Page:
4. Italian Fascism was unusually non-racist, at least prior to the late 1930s and if we are restrict ourselves to a more narrow definition of fascism that excludes the Catholic-identified dicatatorships - but as noted above, when scholars seek to distinguish traditional authoritarians from "real" fascists, Fascists of course end up in the latter, while the Catholic dictatorships of the period are generally not. ("Unusually non-racist" here should be by the standards of "normal" liberal European civilization - there was genuine ideological racism towards, for instance, blacks in Ethiopia, but this was nothing to which the Giolittian centre-"left" had not given its stamp of approval for decades. In some respect the Italian commitment to nationalism actually made it less racist than the status quo ex ante, as in its rejection of various ideas which ascribed the underdevelopment of the South to its inherent racial inferiority.)
  5. Italian Fascists were usually likely to be ex-leftists, something shared in common with France, but almost nowhere else. If you are Ze'ev Sternhell and take France and Italy as your prime cases, then your tremendously influential thesis writes itself.
Do these tend in any particular direction? It seems to me that - to an extent stemming from (5) and to an extent from "geographic" features, and probably also just as a matter of coincidence - all of these exaggerate the "break" which fascism makes from the political right, more broadly conceived, and the possible commonalities it had with leftist movements. If the generic term for fascism were not taken from the eponymous Italian movement, I suspect that it would be much harder to treat the right-wing status of the general phenomenon as at all contestable - that, rather than denying that fascism is right-wing, your typical center-right disavowal of fascism would condemn it as "extreme," much as center-left social democrats do respecting dirty communists.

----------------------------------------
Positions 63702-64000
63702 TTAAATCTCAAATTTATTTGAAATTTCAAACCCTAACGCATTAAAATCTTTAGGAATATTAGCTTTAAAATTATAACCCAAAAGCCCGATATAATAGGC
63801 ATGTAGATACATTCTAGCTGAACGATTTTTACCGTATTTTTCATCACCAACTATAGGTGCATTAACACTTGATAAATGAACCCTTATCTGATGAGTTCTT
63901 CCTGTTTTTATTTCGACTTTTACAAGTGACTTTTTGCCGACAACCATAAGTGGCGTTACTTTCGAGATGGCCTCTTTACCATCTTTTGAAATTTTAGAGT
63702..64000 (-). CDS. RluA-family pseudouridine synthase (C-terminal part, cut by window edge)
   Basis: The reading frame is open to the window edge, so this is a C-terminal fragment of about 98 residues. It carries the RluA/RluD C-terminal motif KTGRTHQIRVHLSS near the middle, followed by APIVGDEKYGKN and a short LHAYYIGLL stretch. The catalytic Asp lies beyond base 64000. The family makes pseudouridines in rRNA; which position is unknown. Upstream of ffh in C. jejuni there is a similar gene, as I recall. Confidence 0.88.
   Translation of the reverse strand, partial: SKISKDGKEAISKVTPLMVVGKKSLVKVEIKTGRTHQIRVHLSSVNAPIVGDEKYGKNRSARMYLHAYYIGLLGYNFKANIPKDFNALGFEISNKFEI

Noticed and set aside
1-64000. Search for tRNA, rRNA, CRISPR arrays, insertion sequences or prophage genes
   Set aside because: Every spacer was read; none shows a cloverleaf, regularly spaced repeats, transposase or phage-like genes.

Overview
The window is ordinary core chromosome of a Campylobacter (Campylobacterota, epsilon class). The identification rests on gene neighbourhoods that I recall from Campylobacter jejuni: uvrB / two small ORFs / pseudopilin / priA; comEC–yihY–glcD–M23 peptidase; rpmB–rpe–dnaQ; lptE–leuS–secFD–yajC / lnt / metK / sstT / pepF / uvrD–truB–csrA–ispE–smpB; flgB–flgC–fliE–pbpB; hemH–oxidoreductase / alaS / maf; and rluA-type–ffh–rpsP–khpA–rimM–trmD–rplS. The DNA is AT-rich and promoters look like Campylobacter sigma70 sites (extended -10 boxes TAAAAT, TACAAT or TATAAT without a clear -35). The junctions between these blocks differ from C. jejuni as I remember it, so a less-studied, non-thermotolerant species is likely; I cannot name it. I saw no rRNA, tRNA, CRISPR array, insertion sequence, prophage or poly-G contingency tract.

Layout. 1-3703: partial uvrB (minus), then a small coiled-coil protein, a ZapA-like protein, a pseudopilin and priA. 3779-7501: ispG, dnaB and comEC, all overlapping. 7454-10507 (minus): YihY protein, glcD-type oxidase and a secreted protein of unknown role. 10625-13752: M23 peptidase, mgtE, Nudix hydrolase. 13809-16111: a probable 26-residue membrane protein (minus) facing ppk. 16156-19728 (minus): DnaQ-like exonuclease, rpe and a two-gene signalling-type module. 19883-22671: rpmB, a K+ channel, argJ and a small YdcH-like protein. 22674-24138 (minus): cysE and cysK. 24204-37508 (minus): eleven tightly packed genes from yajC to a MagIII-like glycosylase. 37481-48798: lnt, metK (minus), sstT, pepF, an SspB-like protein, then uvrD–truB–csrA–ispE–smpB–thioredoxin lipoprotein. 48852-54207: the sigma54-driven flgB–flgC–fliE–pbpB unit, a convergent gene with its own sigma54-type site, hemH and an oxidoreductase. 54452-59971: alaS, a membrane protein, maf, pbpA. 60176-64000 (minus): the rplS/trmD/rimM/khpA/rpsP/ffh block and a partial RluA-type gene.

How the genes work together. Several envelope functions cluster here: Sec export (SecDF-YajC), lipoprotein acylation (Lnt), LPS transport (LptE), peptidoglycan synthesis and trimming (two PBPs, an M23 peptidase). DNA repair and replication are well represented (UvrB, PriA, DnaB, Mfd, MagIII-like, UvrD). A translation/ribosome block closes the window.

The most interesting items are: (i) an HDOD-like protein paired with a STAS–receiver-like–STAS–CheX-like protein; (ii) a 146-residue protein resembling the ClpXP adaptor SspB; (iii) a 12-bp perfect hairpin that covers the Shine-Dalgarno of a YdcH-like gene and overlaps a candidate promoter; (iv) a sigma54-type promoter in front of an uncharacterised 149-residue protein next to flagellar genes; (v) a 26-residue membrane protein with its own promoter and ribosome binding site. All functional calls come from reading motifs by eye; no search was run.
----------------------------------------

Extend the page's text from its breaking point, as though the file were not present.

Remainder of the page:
this nonsense is your fault, Benito
Although this particular narrative might not exist if we did not have Italian Fascism as a central example, it is not as if it is the sole or even the dominant narrative. What is dominant, especially among nonspecialists, is to view fascism as a single regime type which has its first, model-providing case in Italian Fascism and spreads thereafter, with of course different adaptations to particular national traditions - and I think this, though it has fewer obvious ideological consequences and depends less on the particular ways in which Italian Fascism is an outlier, is the real legacy of the name-based contagion. 

What is another way to view the kinds of rightist regimes that emerged in the inter-war period? I think it would be most accurate to speak of two distinct waves of regime formation, which could be cumulative or not, consisting of a first wave in the early 20s and a second wave in the mid and late 30s. What features do we see in this first wave?
  1. They are typically weak on ideological coherence, drawing on religious, national, or aristocratic loyalties, but without any strong claim about how they will transform society. 
  2. The racial elements that will later become prominent are less emphasized - partaking of racism, certainly, but in most cases no more prominently than did liberalism. (The importance of antisemitism would grow over the course of the 1920s in almost all cases, as literature like the Protocols circulated among rightist elites.)
  3. They have a clear ideological unity instead around anticommunism, and in a number of cases are established in the immediate consequence of a defeated communist revolution. Networks of demobilized veterans, especially officers, were prominent in their founding.
  4. They cooperated with pre-existing liberal and conservative elites, who in many cases maintained a degree of political freedom and ability to debate policies. They also cooperated with the international liberal order, which saw them as a valuable anticommunist development - even though most of the leadership and activists behind them were generally not "doctrinal" liberals.
More can be articulated, but in general, examples of this can be seen in the postwar regime consolidation in Italy, Hungary, Portugal, Spain (the de Rivera regime), Japan, and elsewhere.

By contrast to the first wave, which was a form of non-liberal anti-communism, the second wave can be characterized as distinctively anti-liberal anti-communism, where rejection of the liberal international order led by Britain and the United States opened the door to radical militarization, ethnic cleansing, activist economic policies, and the replacement of prior bourgeois and aristocratic elites by party activists. And this second wave of regime development frequently occurred within regimes that had gone through the first wave, as in the mid-30s radicalization of Japan and Italy.